Filed under: Ramblings, Treatz | Tags: Photography, Torbjørn Rødland, Triple Canopy
“Sentences on photography by Torbjørn Rødland”
After rationalism and mysticism—twenty lines.
- The muteness of a photograph matters as much as its ability to speak.
- The juxtaposition of photographs matters as much as the muteness of each.
- All photography flattens. Objectification is inescapable.
- Photography cannot secure the integrity of its subject any more than it can satisfy the need to touch or taste.
- Good ideas are easily bungled.
- Banal ideas can be rescued by personal investment and beautiful execution.
- Lacking an appealing surface, a photograph should depict surfaces appealingly.
- A photograph that refuses to market anything but its own complexities is perverse. Perversion is bliss.
- A backlit object is a pregnant object.
- To disregard symbols is to disregard a part of human perception.
- Photography may employ tools and characteristics of reportage without being reportage.
- The only photojournalistic images that remain interesting are the ones that produce or evoke myths.
- A photographer in doubt will get better results than a photographer caught up in the freedom of irony.
- The aestheticizing eye is a distant eye. The melancholic eye is a distant eye. The ironic eye is a distant eye.
- One challenge in photography is to outdistance distance. Immersion is key.
- Irony may be applied in homeopathic doses.
- A lyrical photograph should be aware of its absurdity. Lyricism grows from awareness.
- For the photographer, everyone and everything is a model, including the photograph itself.
- The photography characterized by these sentences is informed by conceptual art.
- The photography characterized by these sentences is not conceptual photography.
(via Triple Canopy)
Filed under: Artist profiles, Hot off the presses | Tags: Aldo Tambellini, Cay Sophie Rabinowitz, James Cohan Gallery, OSMOS Magazine, Photography, Videograms
I recently published an article considering Aldo Tambellini’s Videogram series in OSMOS Magazine. The magazine, published by Cay Sophie Rabinowitz (formerly of Parkett and Fantom), considers photography in all its glory, from reportage and artists’ projects to commentary on non-artistic image production and mutations in the medium. Although online presence is scarce, you can purchase the forthcoming issue via Artbook here. It is surely worth it, with incredible full-page spreads and contemporary critical thought on the future of photography. Here’s a small excerpt:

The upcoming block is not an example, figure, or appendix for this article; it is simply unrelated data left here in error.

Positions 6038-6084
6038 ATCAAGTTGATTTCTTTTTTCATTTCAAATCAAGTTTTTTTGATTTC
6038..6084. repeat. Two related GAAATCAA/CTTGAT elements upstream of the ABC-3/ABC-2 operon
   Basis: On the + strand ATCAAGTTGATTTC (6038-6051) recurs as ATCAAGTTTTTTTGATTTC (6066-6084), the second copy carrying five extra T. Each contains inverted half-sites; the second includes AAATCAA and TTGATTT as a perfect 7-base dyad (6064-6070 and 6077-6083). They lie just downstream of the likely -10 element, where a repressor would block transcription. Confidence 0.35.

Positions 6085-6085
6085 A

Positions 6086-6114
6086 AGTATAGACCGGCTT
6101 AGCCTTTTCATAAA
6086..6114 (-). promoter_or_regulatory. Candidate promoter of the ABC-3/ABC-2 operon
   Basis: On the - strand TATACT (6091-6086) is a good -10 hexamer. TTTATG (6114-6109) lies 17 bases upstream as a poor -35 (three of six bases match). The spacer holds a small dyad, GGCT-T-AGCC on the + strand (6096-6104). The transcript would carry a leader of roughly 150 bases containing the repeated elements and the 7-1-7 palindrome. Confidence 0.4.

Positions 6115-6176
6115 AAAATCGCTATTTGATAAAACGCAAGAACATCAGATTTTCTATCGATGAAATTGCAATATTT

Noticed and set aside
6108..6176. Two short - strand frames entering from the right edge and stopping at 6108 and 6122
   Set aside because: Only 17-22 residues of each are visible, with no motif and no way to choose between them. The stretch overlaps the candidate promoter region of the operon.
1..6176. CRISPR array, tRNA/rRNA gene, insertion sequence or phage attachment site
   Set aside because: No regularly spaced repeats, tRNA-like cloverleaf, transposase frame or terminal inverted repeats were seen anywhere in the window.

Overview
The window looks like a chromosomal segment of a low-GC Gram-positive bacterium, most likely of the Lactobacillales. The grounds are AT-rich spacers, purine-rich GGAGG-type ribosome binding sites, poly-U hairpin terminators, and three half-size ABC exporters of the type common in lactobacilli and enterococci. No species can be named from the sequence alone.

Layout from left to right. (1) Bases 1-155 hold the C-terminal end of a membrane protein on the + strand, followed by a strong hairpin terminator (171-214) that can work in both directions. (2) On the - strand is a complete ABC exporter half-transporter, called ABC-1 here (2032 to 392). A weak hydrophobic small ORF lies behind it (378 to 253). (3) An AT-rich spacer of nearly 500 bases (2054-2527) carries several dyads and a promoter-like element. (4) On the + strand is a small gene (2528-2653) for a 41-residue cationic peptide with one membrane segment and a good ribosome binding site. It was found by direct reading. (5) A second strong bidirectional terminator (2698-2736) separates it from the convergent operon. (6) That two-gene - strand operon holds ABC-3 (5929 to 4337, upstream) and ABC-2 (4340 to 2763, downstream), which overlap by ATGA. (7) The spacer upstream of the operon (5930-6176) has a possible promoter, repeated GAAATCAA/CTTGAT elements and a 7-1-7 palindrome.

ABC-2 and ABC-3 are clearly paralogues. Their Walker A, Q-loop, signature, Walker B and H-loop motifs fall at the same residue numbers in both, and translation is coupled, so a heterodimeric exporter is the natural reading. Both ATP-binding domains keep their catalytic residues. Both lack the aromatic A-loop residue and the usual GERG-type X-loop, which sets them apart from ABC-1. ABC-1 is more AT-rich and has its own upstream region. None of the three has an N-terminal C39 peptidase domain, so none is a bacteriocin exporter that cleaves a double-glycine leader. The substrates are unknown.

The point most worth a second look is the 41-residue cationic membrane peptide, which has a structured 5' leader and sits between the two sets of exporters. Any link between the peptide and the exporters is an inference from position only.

“The rubble and grime of downtown Manhattan was talismanic. Tambellini discovered discarded projector slides one day and continued his drawing practice onto their surface—they were sliced, melted, manipulated chemically with acid, paint, and ink. These slides, as well as 16mm film altered with similar improvisation and technique, became the basis of his Electromedia performances. Several projection surfaces hosted particular arrangements of slides in rapid secession. Poetry, choreography, and recorded sound were furthermore included in the cerebral onslaught. The electrified universe mirrored the violence in Lucca, Italy, Tambellini had experienced during World War II—emotionally distressing yet an undeniable catalyst for growth as a human being. The projected components of these performances, more aggressive than ambient, are referred to as the Black Film Series. They are somewhere between political rant, psychedelic introspection, and tantric inquiry blasted from the speakers of a planetarium. When it came to technology, excitement and suspicion existed in a symbiotic relationship for Tambellini. He utilized his films, still an unrestrained medium, to dissect its subtext and thus physical capability.”
Filed under: Events, Treatz | Tags: 1944, Alfred Eisenstaedt, black and white, IRS, life, Photography, taxes